Dowden moved to Medical Economics for an editorial post in 1963. Eight promotions later, he became president of the company in 1977, shaping an acute business sense that would serve him well when he launched his own publishing company a decade later.
1960s Joins Burroughs Wellcome's ad department in
1970s Founded ad agency
1980s Moved to
He banded together with three friends and drove a Volkswagen Microbus all the way from
The limitations of the marketplace meant little to him, though; after stints with
"That was a tiny market," Lewis says. "So when you pitched for a piece of business, whether it was
This situation had a useful side effect for Lewis's chops as a marketer; unlike the modern agency staffer who might work on just one or a handful of brands in a year, he spent his time in
"Someone once asked me, 'Clive, are you a suit or are you a creative?'" Lewis recalls. "And I said, 'Well, both, because in a small market you couldn't afford to have account people and copywriters.'"
After growing to dominate the South African marketplace,
In this early success, Lewis was riding the leading edge of a wave that would transform the industry. Previously, pharma companies had recognized the need to create locally relevant materials but had no one to create them, as almost all advertising materials were created either in the US or in
As his agency transitioned from local to international, Lewis became one of the early champions of the concept of brand consistency across markets. "Take a big brand and pull in all the current ads and sales aids that your subsidiaries are using, and put them up on a wall," he says. "It'll feel like 10 or 15 different brands. In many cases, even the word-even the logo type, the brand name will be slightly different. It'll use different typefaces. The ads will have different colors. They'll use different kinds of benefit promises. The visuals will be all over the place."
In swimming against this current, Lewis helped create the modern global brand. And he was given ample opportunity to display the wisdom of his choice; with
Having started from scratch in a Volkswagen Microbus to bring his agency and his ideas to global prominence, Lewis is a strong believer in the power of an intense desire to succeed.
"One of my favorite maxims is, if you can conceive it, you can do it," he says. "So many people I've met, when I tell them I drove halfway around the world, they say, 'That's something I always wanted to do.' Well, you don't want to be rude, but you almost tend to just say, 'Well, what stopped you?'"
Lewis helped establish the modern global brand and devised such global campaigns as megabrands Losec/Prilosec
SERVICE TO INDUSTRY AWARD:
1970s After working at Advertising Age and freelancing for a variety of other publications, named executive editor of Product Management, a Medical Economics publication. During 20 years with the company, moved from editorial to overall management running the book division to publisher of all clinical journals, medical education, strategic planning, and international.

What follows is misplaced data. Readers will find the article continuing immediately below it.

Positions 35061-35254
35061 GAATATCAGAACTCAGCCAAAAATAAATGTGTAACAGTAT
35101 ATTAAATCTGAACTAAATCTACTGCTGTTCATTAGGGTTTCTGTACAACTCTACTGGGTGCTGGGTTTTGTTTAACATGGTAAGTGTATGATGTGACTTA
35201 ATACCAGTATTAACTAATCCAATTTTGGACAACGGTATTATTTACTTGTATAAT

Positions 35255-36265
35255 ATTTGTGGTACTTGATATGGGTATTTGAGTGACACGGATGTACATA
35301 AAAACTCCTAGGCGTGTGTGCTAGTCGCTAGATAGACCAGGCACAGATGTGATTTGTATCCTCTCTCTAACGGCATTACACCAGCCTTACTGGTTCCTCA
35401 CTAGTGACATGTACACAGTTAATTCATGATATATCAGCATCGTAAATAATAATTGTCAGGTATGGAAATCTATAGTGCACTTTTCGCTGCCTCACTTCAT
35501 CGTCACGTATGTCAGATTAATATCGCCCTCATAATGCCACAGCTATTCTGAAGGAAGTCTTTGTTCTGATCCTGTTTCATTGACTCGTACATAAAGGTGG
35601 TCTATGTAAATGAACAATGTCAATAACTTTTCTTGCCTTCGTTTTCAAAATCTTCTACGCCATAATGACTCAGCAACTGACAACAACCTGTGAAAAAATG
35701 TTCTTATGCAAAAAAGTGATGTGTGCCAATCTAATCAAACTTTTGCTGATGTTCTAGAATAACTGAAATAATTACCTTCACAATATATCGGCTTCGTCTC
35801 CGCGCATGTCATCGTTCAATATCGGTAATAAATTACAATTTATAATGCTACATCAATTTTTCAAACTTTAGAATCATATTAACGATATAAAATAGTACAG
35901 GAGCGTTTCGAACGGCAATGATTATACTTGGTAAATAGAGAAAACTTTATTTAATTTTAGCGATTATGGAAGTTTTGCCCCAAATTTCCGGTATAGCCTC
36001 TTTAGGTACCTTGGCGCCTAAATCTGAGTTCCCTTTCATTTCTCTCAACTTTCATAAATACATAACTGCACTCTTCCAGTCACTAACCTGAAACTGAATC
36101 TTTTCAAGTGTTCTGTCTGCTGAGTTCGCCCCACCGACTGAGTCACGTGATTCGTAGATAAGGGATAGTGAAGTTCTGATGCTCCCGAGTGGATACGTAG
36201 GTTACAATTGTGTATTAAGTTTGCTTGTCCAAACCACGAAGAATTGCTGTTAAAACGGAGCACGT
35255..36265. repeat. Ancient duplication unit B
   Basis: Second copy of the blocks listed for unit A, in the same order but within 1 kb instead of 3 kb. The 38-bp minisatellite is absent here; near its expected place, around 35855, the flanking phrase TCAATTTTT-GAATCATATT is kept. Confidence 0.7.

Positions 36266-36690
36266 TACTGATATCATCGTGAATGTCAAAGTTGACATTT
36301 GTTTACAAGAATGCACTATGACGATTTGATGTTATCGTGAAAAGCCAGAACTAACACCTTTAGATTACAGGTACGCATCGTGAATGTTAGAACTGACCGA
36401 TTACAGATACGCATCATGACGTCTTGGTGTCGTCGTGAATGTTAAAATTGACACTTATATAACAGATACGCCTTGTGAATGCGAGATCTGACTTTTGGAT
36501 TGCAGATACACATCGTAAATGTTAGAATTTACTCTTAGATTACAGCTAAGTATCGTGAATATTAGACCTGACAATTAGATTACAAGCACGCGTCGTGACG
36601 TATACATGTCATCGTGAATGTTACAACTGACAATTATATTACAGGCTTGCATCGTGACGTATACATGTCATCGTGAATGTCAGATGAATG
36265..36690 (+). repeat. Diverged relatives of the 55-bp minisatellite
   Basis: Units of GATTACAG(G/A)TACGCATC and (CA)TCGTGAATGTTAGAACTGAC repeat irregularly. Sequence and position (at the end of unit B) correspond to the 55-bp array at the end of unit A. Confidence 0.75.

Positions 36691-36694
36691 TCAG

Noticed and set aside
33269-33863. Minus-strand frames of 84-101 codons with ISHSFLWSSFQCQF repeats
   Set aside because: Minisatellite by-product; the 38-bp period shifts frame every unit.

1990s Spends several years as general manager of Advanstar.
2000s Focuses on international medical education with a variety of organizations, including the
If ever anyone has been able to weave together career and service in the healthcare publishing and education community, it has been
But her record of service to the industry is what makes her stand out, earning her the MAHF's Service to Industry Award. She's served as president of the
At HBA, Pritchard developed the concept for what became the EDGE Benchmarking Initiative; led a team that reimagined the chapter structure resulting in the creation of HBA affiliate chapters; helped develop the Mentor concept; and hired HBA's first full-time CEO. At AMP, she worked to broaden the voice of the organization to be more customer-focused and in touch with the times. And at HMCC, she made a number of significant changes to broaden and expand the organization and received its President's Award.
Pritchard's passion for mentoring and service does not stop with the HBA or the healthcare industry. She's also a member of the Prison Visitation and Support organization (PVS), where she visits monthly with women prisoners at the
"My involvement with many industry organizations wasn't really planned or initially with any goal in mind," Pritchard says. "I've firmly believed in giving back and participating in a broader way in the industry that I've been so committed to." When asked about volunteer service, Pritchard urges colleagues to look beyond just raising their hands. "Pick an organization where you think you can make a difference," she says, "and pick specific areas either where you have a real passion or want to learn new skills."
Earlier in her career, Pritchard frequently set long-term goals for herself-five-year and 10-year plans, as it were. But as she grew into leadership, she found that adhering too strictly to such goals can deflect a person from great achievements. "Goals in themselves can be limiting and keep you from taking risks and opportunities," she says. "Think about what you want your legacy to be-not so much what you will have accomplished-but what impact can you have to improve the lives around you. And just as we encourage more interactive exchange and learning amongst health professionals, strive to be involved and an active participant in all aspects of healthcare communications, and not just here but globally."